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There are plenty of real-world applications for artificial intelligence (A.I.), but who’d have thought that arguing with humans would be one of them?
A new A.I. program developed by IBM is apparently getting really good at debating against humans that it’ll probably be impossible for regular people to win arguments against it in the near future.
Project Debater being publicly demoed in 2019. IMAGE: IBM Research
The program is called Project Debater, and has been in development for the past several years. Its sole purpose is to argue against humans on an array of topics in a meaningful and constructive manner, meaning that it’ll take sides in debates and look to make strong logical arguments for its chosen viewpoints.
In 2019, the program was given a public demonstration where it entered into a debate against expert debate champion Harish Natarajan on whether pre-school education should be subsidized for families.
Although Project Debater lost against Natarajan in during the exhibit, the program proved its capability to form logical arguments on deep topics and present strong arguments to support its stand.
Lots of data required.
Project Debater does all of this via a technique called argument mining. This technique involves the A.I. sifting through vast amounts of information relating to the chosen topic, and then linking relevant portions of data together to form reasoning and supporting arguments.
For Project Debater to perform argument mining, it consumes hundred of millions of news articles and uses the information derived to formulate opening statements, propositions, counterarguments, and closing summaries regarding over 100 subjects.
But while its huge bank of information will probably cause some concern amongst debaters coming up against it, Project Debater still has some way to go before it can pose a serious challenge to today’s human debate experts.
However, observers given the task of rating the program’s arguments have scored them quite highly, and have marked Project Debater’s performances as decent in the very least – quite impressive considering that such a feat was considered almost impossible just a decade ago.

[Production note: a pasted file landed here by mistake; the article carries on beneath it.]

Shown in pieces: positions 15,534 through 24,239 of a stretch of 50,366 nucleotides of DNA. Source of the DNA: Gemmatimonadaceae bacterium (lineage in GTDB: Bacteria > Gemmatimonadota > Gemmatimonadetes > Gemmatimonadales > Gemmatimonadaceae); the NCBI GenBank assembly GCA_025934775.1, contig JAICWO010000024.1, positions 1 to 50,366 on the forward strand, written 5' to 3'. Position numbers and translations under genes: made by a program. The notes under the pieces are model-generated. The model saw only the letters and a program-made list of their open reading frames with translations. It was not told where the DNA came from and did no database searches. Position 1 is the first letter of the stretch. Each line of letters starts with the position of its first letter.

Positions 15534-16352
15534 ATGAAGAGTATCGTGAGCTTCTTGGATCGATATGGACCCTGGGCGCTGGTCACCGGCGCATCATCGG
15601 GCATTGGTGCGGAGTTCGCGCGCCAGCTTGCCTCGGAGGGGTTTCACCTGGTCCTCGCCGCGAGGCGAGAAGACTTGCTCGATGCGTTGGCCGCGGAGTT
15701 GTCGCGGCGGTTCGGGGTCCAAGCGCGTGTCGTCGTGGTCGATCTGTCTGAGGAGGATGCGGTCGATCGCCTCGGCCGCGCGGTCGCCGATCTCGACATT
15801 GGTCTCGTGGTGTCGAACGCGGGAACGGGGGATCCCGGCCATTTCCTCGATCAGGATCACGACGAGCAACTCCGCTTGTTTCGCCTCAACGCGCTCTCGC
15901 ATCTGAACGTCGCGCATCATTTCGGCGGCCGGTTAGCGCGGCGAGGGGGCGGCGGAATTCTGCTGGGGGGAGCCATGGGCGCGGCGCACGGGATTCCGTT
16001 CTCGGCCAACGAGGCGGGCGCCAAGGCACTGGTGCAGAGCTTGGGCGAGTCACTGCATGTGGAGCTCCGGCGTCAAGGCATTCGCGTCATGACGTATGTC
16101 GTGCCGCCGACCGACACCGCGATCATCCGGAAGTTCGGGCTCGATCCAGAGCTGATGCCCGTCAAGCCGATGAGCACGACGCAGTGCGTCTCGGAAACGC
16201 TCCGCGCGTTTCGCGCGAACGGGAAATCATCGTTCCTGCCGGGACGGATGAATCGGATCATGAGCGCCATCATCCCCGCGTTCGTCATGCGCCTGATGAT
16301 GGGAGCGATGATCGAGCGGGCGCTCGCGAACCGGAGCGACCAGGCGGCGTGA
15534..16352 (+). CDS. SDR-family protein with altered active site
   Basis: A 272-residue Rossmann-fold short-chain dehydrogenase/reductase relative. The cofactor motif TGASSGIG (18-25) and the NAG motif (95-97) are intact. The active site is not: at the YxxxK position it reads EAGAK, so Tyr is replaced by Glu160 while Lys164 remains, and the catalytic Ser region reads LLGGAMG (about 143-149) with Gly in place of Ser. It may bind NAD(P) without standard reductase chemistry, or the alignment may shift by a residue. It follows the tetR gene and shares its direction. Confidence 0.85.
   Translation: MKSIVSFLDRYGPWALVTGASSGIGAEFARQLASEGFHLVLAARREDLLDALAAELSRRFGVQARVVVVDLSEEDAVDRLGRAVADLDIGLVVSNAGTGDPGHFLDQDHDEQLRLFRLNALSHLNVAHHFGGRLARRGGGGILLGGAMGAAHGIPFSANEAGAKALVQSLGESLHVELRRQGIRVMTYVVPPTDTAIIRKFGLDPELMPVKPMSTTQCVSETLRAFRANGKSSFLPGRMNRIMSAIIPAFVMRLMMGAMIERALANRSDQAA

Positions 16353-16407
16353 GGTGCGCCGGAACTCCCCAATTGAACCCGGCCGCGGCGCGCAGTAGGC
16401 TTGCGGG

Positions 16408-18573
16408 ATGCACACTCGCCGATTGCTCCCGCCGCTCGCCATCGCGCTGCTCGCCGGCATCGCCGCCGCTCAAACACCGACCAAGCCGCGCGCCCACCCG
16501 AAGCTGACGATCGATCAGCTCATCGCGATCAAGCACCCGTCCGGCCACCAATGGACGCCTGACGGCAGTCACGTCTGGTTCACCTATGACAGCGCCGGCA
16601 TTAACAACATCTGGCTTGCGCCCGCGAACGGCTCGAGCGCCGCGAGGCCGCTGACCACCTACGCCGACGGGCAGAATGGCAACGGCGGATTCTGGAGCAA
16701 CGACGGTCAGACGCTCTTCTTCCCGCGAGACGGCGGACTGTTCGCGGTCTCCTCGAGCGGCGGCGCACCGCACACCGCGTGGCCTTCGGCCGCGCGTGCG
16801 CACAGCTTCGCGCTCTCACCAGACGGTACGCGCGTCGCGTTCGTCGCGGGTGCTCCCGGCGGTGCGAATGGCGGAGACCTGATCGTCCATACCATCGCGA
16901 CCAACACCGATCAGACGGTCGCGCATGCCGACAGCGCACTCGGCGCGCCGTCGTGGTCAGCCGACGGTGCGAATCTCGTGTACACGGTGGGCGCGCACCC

“A combination of technical advances in A.I. and increasing maturity in the engineering of argument technology, coupled with intense commercial demand, has led to rapid expansion of the field,” said Chris Reed, a researcher commenting on the project.
In 2017, an A.I. bot called Open AI convincingly beat some of the world’s best Dota 2 players at their own game. IMAGE: Shacknews
Recent times have seen A.I. prove its superiority over humans in a number of competitive arenas, but the ability to form strong and convincing arguments during a debate is considerably more challenging. Thusly, this means that the task of using argument mining to win debates isn’t as straightforward as, say, beating an opponent in a video game.
“Debating represents a primary cognitive activity of the human mind, requiring the simultaneous application of a wide arsenal of language understanding and language generation capabilities, many of which have only been partially studied from a computational perspective as separate tasks, and certainly not in a holistic manner,” said a study done on the subject.
“Therefore, an autonomous debating system seems to lie beyond the reach of previous language research endeavors.”
What does this all imply, then? Well, it means that even if A.I. programs like Project Debater are getting way better at piecing together data for tasks such as debates, we shouldn’t worry about them surpassing us in cognitive reasoning and argumentative prowess anytime soon – although such incidents could happen further down the line.
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Cover image sourced from CNET.
ที่มา : Mashable